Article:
In this paper, we are interested in the existence of solutions for the Hadamard-type fractional differential equation (1) which involves a singular perturbed term χ; we will further discuss the effect of the perturbed term for the existence of solutions when χ is positive, negative, and changing-sign. Our main tools rely on nonlinear analysis methods as well as some numerical techniques. Thus, in order to make our work be more self-contained, a brief overview for these methods and techniques should be necessary. In recent work , some fixed point theorems were employed to study the qualitative properties of solutions for various types of differential equations. For obtaining numerical and analytical results, many authors  also developed iterative techniques to solve some nonlinear problems with practical applications. In addition, variational methods  and upper and lower solution methods [2, 25, 79, 80] also offered wonderful tools for dealing with various nonlinear ordinary and partial differential equations arising from natural science fields. These analysis and techniques not only improved and perfected the relative theoretical framework of differential equations but also gave some new understand for the corresponding natural phenomena.

Our work has some new features. Firstly, the equation contains a Hadamard-type fractional derivative which has a singular logarithmic kernel. Secondly, the nonlinearity involves a perturbed term which can be positive, negative, or changing-sign. Thirdly, the nonlinearity is allowed to have weakly singular at space variables, which is a class of interesting natural phenomena. In the end, the effect of the perturbed term for the existence of solutions of the equation is discussed, and the criteria on the existence of positive solutions are established for all cases of the perturbed term including positive, negative, and changing-sign cases. The rest of this paper is organized as follows. In Section 2, we firstly introduce the concept of the Hadamard fractional integral and differential operators and then give the logarithmic kernel and Green function of periodic boundary value problem and their properties. Our main results are summarized in Section 3 which includes three theorems for three different situations. An example is given in Section 4.

2. Basic Definitions and Preliminaries

Before starting our main results, we firstly recall the definition of the Hadamard-type fractional integrals and derivatives; for detail, see .

Let α,Reα>0, n=Reα, and a,b be a finite or infinite interval of +. The α-order left Hadamard fractional integral is defined by (4)Iaαxt=1Γαatlntsα1xssds,ta,b,and the α left Hadamard fractional derivative is defined by (5)Dtαxt=1Γnαtddtnatlntsnα1xssds,ta,b.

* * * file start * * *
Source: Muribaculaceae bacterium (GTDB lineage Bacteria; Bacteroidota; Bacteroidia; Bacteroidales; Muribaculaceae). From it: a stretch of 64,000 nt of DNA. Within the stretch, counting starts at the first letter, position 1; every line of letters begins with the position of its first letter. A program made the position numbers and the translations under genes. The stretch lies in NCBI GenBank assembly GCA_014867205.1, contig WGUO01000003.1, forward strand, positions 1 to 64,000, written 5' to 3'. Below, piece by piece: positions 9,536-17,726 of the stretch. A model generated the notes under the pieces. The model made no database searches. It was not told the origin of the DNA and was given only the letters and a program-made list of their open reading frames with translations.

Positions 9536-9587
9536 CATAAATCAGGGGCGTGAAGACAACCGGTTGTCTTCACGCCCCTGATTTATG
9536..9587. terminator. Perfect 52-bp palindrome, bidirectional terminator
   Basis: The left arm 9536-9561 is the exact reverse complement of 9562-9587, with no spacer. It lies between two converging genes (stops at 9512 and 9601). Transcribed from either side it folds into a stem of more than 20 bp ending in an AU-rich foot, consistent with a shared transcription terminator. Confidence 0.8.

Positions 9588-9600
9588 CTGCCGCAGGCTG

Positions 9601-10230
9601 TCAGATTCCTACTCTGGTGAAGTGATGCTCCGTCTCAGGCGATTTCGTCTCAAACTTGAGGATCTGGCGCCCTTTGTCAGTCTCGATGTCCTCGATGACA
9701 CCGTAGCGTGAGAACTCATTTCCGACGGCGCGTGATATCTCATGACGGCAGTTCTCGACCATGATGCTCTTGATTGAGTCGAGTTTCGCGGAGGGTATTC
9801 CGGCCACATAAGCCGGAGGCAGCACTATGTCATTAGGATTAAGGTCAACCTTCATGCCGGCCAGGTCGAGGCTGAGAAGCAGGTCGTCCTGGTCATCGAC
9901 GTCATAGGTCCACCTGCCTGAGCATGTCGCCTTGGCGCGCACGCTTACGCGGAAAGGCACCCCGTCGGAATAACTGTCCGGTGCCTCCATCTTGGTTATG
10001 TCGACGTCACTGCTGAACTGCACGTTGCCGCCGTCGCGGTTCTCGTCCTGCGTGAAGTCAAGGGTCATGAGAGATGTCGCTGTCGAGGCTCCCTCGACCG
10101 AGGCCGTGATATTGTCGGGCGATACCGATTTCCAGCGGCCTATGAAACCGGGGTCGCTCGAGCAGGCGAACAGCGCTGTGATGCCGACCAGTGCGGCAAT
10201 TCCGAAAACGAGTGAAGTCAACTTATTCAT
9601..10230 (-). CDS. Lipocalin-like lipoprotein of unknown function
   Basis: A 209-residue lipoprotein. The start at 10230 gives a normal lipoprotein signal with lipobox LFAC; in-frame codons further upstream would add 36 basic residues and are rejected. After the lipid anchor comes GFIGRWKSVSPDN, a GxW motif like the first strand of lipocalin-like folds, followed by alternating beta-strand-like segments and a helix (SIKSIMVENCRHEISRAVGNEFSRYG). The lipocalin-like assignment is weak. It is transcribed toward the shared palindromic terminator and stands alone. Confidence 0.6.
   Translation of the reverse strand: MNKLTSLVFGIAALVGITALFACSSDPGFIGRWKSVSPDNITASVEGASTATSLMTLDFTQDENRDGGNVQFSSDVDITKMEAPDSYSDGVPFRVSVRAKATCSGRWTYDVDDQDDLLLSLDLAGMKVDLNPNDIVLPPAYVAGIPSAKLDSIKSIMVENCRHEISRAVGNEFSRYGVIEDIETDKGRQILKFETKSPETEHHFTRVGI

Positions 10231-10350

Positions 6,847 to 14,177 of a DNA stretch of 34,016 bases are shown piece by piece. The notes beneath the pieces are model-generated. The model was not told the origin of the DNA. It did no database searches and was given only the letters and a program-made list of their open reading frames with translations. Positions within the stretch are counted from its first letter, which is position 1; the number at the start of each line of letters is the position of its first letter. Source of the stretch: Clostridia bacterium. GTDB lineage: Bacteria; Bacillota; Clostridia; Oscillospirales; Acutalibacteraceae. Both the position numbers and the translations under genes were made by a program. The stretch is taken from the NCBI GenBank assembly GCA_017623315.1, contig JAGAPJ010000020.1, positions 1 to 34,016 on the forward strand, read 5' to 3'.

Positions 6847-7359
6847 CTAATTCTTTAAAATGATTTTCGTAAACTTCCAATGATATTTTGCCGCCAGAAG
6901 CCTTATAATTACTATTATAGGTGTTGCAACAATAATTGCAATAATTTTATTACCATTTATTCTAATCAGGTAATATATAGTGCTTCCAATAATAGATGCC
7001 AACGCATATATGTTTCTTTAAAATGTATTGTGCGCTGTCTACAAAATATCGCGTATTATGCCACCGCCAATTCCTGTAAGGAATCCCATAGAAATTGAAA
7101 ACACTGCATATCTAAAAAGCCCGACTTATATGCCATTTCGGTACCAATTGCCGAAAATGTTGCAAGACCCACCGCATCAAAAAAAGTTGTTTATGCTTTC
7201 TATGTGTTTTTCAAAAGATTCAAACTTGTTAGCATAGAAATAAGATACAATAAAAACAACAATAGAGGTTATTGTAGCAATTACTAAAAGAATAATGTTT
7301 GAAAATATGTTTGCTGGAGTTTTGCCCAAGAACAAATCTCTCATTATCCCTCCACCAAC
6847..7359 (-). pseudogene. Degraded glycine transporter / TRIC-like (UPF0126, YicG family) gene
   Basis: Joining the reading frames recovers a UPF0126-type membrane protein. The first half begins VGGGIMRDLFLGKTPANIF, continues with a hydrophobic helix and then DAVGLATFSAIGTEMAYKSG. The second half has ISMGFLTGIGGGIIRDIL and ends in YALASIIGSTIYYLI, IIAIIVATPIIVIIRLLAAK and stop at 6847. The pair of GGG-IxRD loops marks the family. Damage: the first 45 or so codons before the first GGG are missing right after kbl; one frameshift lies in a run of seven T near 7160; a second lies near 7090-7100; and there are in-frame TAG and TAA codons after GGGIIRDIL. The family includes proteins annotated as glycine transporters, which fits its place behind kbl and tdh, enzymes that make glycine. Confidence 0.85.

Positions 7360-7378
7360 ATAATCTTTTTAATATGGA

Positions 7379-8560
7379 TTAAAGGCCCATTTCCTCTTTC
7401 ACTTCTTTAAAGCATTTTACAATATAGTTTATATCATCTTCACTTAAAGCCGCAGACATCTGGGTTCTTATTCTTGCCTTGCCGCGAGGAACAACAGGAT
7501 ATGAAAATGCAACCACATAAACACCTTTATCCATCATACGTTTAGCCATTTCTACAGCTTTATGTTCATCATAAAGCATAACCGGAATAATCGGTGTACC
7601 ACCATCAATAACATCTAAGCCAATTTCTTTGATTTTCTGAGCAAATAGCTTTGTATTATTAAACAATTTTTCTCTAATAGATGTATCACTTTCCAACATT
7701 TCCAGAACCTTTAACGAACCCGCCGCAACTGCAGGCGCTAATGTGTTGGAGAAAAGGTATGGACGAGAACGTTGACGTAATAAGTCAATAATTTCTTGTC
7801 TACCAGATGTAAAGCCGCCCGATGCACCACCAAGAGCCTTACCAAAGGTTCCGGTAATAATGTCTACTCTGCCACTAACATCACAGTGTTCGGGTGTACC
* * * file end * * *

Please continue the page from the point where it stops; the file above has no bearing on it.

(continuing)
In what follows, we firstly consider the linear auxiliary problem (6)Dtβzt=xt,1<t<e,z1=z1=ze=0.

It follows from  that the problem (6) has a unique solution: (7)zt=1eHt,sxsdss,where (8)Ht,s=1Γβlntβ11lnsβ2lntlnsβ1,1ste,lntβ11lnsβ2,1tse,is Green’s function of (6). Now, let xt=Dtβzt, then the Hadamard-type fractional differential equation (1) reduces to the following second order integrodifferential equation: (9)xt+btxt=ft,1eHt,sxsdss,xt+χt,t1,e,x1=xe,x1=xe.

In order to obtain the solution of the second order integrodifferential equation (9), let us consider the linear periodic boundary value problem (10)x+btx=0,x1=xe,x1=xe.

Clearly, by Fredholm’s alternative, the nonhomogeneous equation x+btu=at has a unique e1-periodic solution: (11)xt=1eGt,sasds,where Gt,s is the Green function of line equation (10) subject to periodic boundary conditions x1=xe,x1=xe.

Thus, it follows from (10) that the equation (9) is equivalent to the following integral equation: (12)xt=1eGt,sfs,1eHs,τxτdττ,xs+χsds.

As a result, in order to obtain the solution of equation (1), it is sufficient to find the fixed point of the following operator: (13)Txt=1eGt,sfs,1eHs,τxτdττ,xs+χsds.

Lemma 1 (see [<xref ref-type="bibr" rid="B26">26</xref>]).

Green’s function H has the following properties:

HC1,e×1,e,+

For all t,s1,e, the following inequality holds:

(14)1Γβlntβ1lns1lnsβ2Ht,s1Γβlns1lnsβ2

In order to obtain the properties of the Green function G, define the best Sobolev constants as (15)Yζ=2πζe11+1/ζ22+ζ12/ζΓ1/ζΓ1/2+1/ζ2,if1ζ<,4e1,ifζ=,where Γ is the gamma function. Let bLp1,e and denote b0 means that bt0 for all t1,e and bt>0 for t in a subset of positive measure. Define (16)p=pp1,if1p<,p=1,ifp=.

Then, the following lemma is a direct consequence of Theorem 2.1 and Corollary 2.3 in :

Lemma 2.

Let 1p, assume bLp0,T and bt0. If bpY2p, then Gt,s>0 for all t,s1,e×1,e.

3. Main Results

In this section, we firstly give our work space E=C1,e which equips the maximum norm x=max1text. Let (17)P=xE:xt0,t1,e,then E,· is a real Banach space and P is a normal cone of E with normal constant 1. For convenience, we denote a set of functions as (18)Λ=bLp1,e: b0,bpY2p,for1p.

Now, let us list the hypotheses to be used in the rest the paper.

(F0) bΛ